Aaaaaand I'm done :)

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JustPlainStupid

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Post by JustPlainStupid » Thu Aug 06, 2020 8:22 am
Called yesterday to get a settlement figure and have sent proof of funds so I have to call today to pay a final payment and then I should be clear again.

If anyone is interested, this is my experience and my "belief" in terms of my IVA

  • Started in 2015
  • Started at £760 a month with a predicted return to creditors of about 45p in the £
  • Circumstances changed quite quickly and payments increased to £1769 per month with a predicted return to creditors of 99p in the £
  • I missed 2 or 3 months in the middle when I was made redundant
  • A month short of 5 years and my ex bought me out of our house so I have a figure of about £6900 to pay which will see me at 100p in the £ plus fees
If you're thinking about an IVA and have seen the headlines about writing off your debts, don't believe them. Nothing is written off when you enter an IVA.

Example. You owe £10000 to a number of creditors. You enter an IVA and your debt is now £10000 PLUS fees to the IVA company of around 15% of your monthly payment. If they, for example, agree a monthly payment of £100 per month for 60 months then AT THE START, that's £85 per month going back to the creditors and £15 per month going to the IVA company. That means your creditors are getting back £5100 leaving a gap of £4900. That £4900 is NOT written off at the start. You owe that until the end and then the creditors will decide whether it's written off. If you have equity in your house and can't realise that then you're likely to be in for another year. At the end of 6 years, you'll have paid another £1020 to your creditors meaning that there is still £3880 left of the debt which the creditors will probably write off but you still owe it until the end anyway.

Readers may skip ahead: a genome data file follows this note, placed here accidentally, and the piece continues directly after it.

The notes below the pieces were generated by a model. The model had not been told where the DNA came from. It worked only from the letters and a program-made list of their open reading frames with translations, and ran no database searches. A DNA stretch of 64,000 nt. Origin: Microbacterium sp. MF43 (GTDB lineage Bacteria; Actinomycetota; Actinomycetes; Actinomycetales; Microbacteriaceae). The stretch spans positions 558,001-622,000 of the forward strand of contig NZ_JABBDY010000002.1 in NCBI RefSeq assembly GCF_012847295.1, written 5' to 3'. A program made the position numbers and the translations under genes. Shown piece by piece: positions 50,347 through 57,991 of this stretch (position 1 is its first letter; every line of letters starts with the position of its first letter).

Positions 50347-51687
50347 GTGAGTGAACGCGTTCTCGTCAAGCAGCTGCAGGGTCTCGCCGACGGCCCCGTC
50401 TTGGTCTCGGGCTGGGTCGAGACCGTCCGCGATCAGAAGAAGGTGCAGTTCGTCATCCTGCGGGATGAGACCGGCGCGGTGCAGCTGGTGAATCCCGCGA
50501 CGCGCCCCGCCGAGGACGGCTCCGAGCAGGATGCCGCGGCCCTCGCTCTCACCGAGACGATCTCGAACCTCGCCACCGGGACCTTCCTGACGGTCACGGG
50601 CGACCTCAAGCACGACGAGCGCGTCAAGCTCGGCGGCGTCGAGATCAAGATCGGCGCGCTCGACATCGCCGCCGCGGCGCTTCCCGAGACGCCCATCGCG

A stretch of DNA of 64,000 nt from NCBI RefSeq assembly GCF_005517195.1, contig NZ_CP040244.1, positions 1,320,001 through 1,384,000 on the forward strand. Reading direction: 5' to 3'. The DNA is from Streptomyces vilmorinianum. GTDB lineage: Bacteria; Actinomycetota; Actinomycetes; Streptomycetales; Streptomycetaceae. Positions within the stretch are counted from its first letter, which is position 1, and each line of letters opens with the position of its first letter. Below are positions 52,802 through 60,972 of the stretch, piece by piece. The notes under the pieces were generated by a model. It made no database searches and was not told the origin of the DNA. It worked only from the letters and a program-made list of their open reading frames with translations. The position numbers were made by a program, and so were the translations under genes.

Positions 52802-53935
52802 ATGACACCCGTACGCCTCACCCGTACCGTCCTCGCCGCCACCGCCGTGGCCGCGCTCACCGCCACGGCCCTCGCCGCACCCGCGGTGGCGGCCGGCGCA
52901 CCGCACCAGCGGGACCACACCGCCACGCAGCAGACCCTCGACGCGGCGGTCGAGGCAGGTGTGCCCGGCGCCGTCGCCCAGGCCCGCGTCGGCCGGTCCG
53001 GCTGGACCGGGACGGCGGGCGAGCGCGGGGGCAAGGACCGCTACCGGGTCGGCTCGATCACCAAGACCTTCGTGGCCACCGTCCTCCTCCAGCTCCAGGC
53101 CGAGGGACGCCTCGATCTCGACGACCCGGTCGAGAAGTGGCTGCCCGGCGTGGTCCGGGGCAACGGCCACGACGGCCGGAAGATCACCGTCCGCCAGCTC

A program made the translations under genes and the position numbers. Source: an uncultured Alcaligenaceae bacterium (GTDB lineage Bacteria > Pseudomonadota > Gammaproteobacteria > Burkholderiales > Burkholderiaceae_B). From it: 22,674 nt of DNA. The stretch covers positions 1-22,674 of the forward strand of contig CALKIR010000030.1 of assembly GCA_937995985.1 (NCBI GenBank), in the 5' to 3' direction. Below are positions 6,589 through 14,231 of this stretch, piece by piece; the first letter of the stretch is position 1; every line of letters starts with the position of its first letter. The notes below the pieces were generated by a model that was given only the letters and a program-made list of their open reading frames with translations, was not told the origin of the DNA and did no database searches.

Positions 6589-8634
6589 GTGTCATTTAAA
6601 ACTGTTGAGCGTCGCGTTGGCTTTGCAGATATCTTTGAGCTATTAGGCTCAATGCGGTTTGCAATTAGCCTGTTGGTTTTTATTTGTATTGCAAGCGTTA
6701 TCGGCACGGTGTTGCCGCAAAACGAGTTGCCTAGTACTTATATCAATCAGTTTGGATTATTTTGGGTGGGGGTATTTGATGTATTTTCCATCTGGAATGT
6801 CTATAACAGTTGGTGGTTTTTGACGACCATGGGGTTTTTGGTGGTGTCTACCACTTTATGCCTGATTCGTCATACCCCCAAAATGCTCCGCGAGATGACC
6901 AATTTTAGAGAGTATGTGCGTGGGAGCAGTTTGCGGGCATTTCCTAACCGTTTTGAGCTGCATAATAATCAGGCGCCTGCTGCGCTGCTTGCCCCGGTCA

I'm going to leave out statutory interest because that wasn't charged on my IVA.

But if your circumstances change it gets murky.

Let's say you get a windfall of £10000 at the point where you've paid back £5000. Great! Give them £100 to cover the difference in payments and you're good to go? Nope. You need to pay back enough to cover the £10000 debt plus any fees.

So, from the moment you start, the ONLY figure that matters is the original debt plus fees. Fees can also be added for things like variations. I don't know the exact rules. But I do know that I was charged £400 and £500 for variations. So add those on too if you need to change anything. But for the most part, focus on the original debt because that's actually what the creditors and the IVA company want you to achieve. It's in the interests of the creditors and the IVA company for you to succeed in your IVA BUT you will be taken right to the wire. Creditors want to maximise their return. It's in the IVA company's interest to maximise their fees. It's a situation where YOU pay for a service but YOUR interests are only served for the benefit of the others.

People will tell you to shop around and find the IVA company you think you can work with. First, don't believe the guy who tells you he can get your monthly payments down lower than all the others. The formula to work out your payments is based on your income and expenditure so it'll probably be the same across the board unless the fees are less, maybe a few quid here and there if he thinks he can get you the upper amount of the guides for your expenses rather than in the middle. But every £ he saves you on your monthly payment reduces his income so I'll let you decide how motivated he's likely to be.

There's a good chance your IVA will be shifted on to another company at some point. So who you choose at the start might have a great record of customer service. Then, 6 months in, you could just be sold on to the worst company out there. You have no control over this so all the research you did at the start will be wasted.